• AMD is a disease that blurs the sharp, central vision needed to see straight-ahead. It affects the part of the eye called the macula that is found in the center of the retina. The macula lets a person see fine detail and is needed for things like reading and driving.

Glaucoma

  • There are different types of glaucoma, but all of them cause vision loss by damaging the optic nerve. Glaucoma is called the “sneak thief of sight” because people don’t usually notice a problem until some vision is lost.
  • The most common type of glaucoma happens because of slowly increasing fluid pressure inside the eyes.

Diabetic Retinopathy

  • It is basically a diabetes complication, which affects eyes by causing damage to the blood vessels spread throughout the light sensitive tissues of the retina (the back of the eye).
    Anyone having type 1 or type 2 diabetes can develop this eye condition, especially those who have diabetes for a long time with fluctuating blood sugar levels. Usually, both eyes get affected by diabetic retinopathy.

Presbyopia

  • It occurs when your eyes gradually lose the ability to see things clearly up close. It is a normal part of aging.

Trachomatous Trichiasis

  • It is caused by a bacterium called Chlamydia trachomatis. This infection causes inflammation and scarring of the surface of the eye, which results in the eyelid turning in (entropion) so that the eyelashes touch the eyeball. This is known as trachomatous trichiasis.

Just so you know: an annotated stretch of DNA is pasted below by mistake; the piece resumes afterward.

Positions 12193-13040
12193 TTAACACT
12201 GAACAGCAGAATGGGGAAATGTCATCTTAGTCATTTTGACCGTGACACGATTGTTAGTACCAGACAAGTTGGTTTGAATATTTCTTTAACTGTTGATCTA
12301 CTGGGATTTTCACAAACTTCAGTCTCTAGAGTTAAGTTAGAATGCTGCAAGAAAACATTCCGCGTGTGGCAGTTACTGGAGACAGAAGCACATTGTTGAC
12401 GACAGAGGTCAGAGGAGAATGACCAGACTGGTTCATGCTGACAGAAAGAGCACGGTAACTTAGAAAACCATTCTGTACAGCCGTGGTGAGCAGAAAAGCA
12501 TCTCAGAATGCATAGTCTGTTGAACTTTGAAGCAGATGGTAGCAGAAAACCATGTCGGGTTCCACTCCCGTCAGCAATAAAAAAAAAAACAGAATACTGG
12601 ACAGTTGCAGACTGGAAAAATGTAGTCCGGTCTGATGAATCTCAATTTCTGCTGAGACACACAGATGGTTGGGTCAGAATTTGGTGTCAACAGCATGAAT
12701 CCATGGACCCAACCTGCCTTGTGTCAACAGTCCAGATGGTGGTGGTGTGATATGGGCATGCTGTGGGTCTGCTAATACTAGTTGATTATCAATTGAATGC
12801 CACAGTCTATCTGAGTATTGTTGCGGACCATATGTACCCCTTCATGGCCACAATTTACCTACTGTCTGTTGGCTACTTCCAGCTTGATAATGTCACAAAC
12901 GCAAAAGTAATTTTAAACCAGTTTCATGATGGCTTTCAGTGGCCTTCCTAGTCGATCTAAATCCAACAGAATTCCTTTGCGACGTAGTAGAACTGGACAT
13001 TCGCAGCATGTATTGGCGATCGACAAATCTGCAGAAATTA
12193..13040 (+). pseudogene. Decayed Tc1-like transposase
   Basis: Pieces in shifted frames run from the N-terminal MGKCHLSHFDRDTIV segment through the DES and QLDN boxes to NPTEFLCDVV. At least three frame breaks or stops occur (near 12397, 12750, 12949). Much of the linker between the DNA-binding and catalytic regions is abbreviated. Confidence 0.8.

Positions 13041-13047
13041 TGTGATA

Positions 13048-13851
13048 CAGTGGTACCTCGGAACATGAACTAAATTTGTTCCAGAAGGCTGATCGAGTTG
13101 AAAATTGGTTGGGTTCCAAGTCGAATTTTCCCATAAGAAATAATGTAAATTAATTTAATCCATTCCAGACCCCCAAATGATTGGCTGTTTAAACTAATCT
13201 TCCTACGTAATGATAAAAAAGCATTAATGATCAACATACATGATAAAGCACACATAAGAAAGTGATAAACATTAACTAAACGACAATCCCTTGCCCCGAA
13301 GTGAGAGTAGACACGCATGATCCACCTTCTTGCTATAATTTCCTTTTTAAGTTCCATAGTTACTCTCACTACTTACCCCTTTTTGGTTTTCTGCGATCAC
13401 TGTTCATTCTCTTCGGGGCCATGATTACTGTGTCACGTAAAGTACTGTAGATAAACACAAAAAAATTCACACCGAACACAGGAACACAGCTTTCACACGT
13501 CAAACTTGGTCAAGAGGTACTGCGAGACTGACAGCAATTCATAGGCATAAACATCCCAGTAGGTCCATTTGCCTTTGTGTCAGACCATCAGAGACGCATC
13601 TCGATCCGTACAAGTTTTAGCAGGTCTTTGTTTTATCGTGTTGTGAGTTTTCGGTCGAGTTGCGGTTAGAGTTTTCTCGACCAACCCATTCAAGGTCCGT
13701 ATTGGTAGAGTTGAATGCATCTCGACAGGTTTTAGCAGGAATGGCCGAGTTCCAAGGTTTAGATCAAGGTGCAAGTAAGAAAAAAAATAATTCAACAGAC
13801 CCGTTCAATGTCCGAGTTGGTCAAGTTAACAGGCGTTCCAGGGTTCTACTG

Impact

  • Young children with early onset severe impairment can experience delayed motor, language, emotional, social and cognitive development with lifelong consequences.
  • School-age children with vision impairment can also experience lower levels of educational achievement and self-esteem.
  • Vision impairment severely impacts quality of life (QoL) among adult populations.
  • Adults with vision impairment often have lower rates of workforce participation and productivity and higher rates of depression and anxiety than the general population.
  • In the case of older adults, vision impairment can contribute to social isolation.
  • It can lead to higher rates of violence and abuses, including bullying and sexual violence are more likely to be involved in motor vehicle accidents and can find it more difficult to manage other health conditions.
  • Vision impairment also poses an enormous global financial burden as it impacts the loss of productivity and efficieny.

International Initiative towards Eye Care

Universal Eye Health: Global Action Plan (2014 – 2019)

  • It was adopted by Member States at the World Health Assembly (WHA) in 2013 WHA resolution 66.4.